But there is a lot of light industrial/light commercial that are supplied with single phase and large enough sources that you may have higher incident energy at least at your service equipment.
    Well I took a look at the new version of IEEE 1584-2018 today and section 4.11 states:
    4.11 Single-phase systems
    This model does not cover single-phase systems. Arc-flash incident energy testing for single-phase systems
    has not been researched with enough detail to determine a method for estimating the incident energy.
    I remain skeptical.
    Comments based on 2017 NEC unless otherwise noted.

  7. #47
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    Quote Originally Posted by tortuga View Post
    Well I took a look at the new version of IEEE 1584-2018 today and section 4.11 states:


    I remain skeptical.
    skeptical of what? It doesn't say there is no risk, just that it hasn't been investigated well enough that they chose not to publish any information on it.
    I live for today, I'm just a day behind.

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    Quote Originally Posted by kwired View Post
    skeptical of what? It doesn't say there is no risk, just that it hasn't been investigated well enough that they chose not to publish any information on it.

    I am skeptical that the requirement for a single main disconnecting means will enhance the safety of services.
    No incident reports were mentioned, like with AFCI's there were tons of residential fires that started in bedrooms.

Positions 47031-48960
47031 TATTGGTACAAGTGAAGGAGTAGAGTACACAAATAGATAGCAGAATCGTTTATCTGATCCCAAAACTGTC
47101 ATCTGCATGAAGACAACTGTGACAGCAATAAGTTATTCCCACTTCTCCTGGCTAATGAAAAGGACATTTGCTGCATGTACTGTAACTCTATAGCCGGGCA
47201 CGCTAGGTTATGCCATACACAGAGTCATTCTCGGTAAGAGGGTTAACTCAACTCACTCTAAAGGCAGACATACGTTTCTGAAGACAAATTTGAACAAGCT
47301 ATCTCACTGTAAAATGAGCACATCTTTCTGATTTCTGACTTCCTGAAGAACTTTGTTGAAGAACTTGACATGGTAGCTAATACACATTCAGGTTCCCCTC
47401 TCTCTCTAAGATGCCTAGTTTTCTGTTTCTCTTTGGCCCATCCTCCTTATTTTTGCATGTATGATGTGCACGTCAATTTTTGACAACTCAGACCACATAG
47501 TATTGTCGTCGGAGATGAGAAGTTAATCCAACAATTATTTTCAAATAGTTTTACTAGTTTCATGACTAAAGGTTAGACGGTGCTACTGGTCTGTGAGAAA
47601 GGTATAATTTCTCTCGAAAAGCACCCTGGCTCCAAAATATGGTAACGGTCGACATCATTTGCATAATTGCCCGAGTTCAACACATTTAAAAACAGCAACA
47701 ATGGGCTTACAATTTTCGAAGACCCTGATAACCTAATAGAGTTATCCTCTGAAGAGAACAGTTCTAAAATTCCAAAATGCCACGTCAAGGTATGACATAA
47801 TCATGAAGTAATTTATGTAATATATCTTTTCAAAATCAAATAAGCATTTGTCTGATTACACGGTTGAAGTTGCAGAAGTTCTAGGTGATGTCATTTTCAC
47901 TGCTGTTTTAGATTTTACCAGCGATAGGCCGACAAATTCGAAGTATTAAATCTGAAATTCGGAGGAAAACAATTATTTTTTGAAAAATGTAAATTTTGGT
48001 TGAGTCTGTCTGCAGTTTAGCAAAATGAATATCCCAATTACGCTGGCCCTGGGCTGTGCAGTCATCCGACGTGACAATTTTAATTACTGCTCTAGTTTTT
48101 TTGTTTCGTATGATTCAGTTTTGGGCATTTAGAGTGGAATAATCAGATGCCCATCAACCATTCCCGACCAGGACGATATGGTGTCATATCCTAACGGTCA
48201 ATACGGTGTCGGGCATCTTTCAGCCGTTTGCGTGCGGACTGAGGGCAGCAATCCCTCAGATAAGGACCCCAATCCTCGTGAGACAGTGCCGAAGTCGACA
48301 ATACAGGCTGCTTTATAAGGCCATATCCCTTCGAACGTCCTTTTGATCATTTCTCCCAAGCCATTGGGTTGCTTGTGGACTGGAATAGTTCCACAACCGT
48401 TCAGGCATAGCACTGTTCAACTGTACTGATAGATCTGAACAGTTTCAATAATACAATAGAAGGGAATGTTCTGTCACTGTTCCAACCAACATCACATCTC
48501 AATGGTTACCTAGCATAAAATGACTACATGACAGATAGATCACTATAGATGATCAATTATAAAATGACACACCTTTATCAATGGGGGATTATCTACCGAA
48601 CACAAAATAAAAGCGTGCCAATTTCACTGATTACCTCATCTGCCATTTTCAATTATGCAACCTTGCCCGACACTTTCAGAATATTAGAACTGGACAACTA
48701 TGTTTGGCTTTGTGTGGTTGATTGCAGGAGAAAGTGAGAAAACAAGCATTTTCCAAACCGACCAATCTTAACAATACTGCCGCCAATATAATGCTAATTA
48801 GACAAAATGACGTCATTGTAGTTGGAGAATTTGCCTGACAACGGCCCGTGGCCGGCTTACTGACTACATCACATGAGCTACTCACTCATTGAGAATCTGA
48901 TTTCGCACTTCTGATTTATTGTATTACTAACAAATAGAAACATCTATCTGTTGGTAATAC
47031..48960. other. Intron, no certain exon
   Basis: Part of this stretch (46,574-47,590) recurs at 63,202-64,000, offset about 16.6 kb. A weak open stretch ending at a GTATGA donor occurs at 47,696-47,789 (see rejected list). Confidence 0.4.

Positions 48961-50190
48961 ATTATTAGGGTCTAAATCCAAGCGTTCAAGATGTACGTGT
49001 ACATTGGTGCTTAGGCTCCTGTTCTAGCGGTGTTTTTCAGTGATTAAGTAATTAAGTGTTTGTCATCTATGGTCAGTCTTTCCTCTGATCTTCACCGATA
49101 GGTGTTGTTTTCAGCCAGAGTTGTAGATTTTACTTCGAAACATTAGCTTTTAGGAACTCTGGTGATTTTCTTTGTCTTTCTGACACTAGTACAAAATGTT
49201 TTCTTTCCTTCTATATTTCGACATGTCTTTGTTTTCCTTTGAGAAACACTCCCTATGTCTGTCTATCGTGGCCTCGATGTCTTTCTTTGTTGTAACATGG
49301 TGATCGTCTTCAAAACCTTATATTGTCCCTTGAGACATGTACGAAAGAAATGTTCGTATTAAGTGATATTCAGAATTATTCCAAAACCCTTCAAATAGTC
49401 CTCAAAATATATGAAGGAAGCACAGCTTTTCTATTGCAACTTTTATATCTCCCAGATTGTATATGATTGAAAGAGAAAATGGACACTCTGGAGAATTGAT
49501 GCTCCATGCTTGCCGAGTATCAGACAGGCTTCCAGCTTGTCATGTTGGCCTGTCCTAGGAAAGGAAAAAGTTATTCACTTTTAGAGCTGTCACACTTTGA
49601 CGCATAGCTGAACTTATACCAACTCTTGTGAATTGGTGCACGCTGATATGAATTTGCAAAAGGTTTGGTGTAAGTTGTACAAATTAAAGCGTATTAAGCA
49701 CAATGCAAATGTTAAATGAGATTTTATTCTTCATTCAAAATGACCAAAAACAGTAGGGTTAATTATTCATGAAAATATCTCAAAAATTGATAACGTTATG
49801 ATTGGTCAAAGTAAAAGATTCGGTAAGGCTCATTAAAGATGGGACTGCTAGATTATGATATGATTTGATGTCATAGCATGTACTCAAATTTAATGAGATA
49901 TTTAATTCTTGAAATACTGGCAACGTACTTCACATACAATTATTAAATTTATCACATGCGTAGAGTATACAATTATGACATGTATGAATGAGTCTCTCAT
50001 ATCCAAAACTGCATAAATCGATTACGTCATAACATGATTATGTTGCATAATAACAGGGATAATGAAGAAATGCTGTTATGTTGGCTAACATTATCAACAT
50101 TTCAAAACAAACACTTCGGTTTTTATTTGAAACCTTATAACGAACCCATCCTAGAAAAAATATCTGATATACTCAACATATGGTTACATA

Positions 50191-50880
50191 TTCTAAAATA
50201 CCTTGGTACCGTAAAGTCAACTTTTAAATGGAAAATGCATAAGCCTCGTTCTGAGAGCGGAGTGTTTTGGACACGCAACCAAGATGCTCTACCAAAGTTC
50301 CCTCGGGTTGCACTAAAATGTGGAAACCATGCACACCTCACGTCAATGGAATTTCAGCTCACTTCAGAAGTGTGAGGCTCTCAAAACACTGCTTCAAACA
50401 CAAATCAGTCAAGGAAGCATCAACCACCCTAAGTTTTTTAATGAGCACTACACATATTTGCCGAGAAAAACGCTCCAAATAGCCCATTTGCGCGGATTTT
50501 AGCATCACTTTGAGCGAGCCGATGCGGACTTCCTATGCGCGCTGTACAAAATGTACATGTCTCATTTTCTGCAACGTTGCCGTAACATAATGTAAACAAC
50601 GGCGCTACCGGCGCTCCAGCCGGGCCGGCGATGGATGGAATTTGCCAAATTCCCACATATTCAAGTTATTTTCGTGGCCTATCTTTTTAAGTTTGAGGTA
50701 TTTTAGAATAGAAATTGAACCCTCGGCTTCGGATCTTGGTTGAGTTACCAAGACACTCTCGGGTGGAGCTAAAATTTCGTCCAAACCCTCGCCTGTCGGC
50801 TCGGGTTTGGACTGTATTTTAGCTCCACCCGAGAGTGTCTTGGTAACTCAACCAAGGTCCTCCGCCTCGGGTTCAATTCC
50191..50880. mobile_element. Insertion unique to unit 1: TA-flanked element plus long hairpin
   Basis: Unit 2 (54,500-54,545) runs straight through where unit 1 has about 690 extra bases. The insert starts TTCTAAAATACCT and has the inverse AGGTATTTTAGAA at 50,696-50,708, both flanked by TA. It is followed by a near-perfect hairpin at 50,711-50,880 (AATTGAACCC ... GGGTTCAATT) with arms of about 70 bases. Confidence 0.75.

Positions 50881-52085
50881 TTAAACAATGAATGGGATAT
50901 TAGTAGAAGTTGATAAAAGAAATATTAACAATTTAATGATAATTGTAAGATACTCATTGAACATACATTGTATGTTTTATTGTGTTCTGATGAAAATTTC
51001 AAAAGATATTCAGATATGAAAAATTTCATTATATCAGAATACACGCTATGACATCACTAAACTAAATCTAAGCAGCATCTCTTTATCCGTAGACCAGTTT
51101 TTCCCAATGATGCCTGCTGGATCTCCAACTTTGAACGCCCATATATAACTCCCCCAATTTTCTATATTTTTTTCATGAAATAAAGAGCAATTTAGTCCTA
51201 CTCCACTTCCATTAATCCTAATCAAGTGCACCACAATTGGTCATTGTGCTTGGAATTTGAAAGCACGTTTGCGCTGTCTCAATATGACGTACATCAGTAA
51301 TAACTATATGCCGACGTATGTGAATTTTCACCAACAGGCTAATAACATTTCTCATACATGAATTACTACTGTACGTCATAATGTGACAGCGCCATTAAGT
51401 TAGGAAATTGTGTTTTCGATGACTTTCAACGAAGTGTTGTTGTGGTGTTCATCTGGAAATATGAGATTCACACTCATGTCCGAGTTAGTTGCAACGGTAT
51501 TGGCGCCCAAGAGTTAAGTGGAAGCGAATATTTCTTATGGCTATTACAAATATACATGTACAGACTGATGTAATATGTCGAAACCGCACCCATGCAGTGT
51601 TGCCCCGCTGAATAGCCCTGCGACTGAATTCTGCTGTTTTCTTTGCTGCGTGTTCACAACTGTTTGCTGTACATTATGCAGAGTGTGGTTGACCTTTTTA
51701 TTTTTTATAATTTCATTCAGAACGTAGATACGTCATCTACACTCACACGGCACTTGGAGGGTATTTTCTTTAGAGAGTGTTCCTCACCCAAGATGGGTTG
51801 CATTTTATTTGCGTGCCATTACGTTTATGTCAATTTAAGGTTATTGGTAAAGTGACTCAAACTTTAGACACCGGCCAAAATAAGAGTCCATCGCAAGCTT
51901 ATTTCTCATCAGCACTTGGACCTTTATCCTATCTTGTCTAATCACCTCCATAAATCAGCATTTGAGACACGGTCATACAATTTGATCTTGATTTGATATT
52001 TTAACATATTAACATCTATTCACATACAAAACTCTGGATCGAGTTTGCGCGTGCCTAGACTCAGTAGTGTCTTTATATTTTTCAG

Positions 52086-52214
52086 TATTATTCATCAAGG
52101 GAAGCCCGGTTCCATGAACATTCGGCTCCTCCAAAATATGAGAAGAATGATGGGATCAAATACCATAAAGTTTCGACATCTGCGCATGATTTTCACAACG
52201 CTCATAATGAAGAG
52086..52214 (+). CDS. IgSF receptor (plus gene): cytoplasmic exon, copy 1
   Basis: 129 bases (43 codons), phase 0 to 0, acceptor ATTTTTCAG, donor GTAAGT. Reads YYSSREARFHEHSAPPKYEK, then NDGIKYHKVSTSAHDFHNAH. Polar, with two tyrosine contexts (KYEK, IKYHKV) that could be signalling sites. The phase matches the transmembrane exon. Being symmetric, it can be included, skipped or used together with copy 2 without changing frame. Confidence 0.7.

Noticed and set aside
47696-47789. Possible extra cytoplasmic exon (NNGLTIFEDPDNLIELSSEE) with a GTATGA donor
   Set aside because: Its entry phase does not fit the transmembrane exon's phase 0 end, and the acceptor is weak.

Huge costs will result to all services with substantiation of need only demonstrated for large 3 phase systems .
    UL 891, defines a switchboard enclosure to include all of the vertical sections within the stack. Each stack is a complete electrical
    enclosure. Changing 230.71 will add a huge cost switchgear installs.

    From the Statement of Problem and Substantiation for Public Input
    The six main rule for a single enclosure makes it impossible to work in service equipment when applying electrical safe work practices in accordance with NFPA 70E.
    That statement is not true for 240V single phase systems less than 125kVA. I can model a typical farm 800A single phase service with 6 main disconnects in a Siemens P4 panel-board, 200' from the power pole and maintain NFPA-70E, easily.
    Comments based on 2017 NEC unless otherwise noted.

  9. #49
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    Quote Originally Posted by tortuga View Post
    I am skeptical that the requirement for a single main disconnecting means will enhance the safety of services.
    No incident reports were mentioned, like with AFCI's there were tons of residential fires that started in bedrooms.
    Huge costs will result to all services with substantiation of need only demonstrated for large 3 phase systems .
    UL 891, defines a switchboard enclosure to include all of the vertical sections within the stack. Each stack is a complete electrical
    enclosure. Changing 230.71 will add a huge cost switchgear installs.

    From the Statement of Problem and Substantiation for Public Input

    That statement is not true for 240V single phase systems less than 125kVA. I can model a typical farm 800A single phase service with 6 main disconnects in a Siemens P4 panel-board, 200' from the power pole and maintain NFPA-70E, easily.
    It is not impossible to work in any six main equipment and comply with 70E. May be inconvenient but not impossible. If anything the supply can be killed.

    Good design might mean designing it so you don't have to kill everything to work on it and may drive cost up anyway.
    I live for today, I'm just a day behind.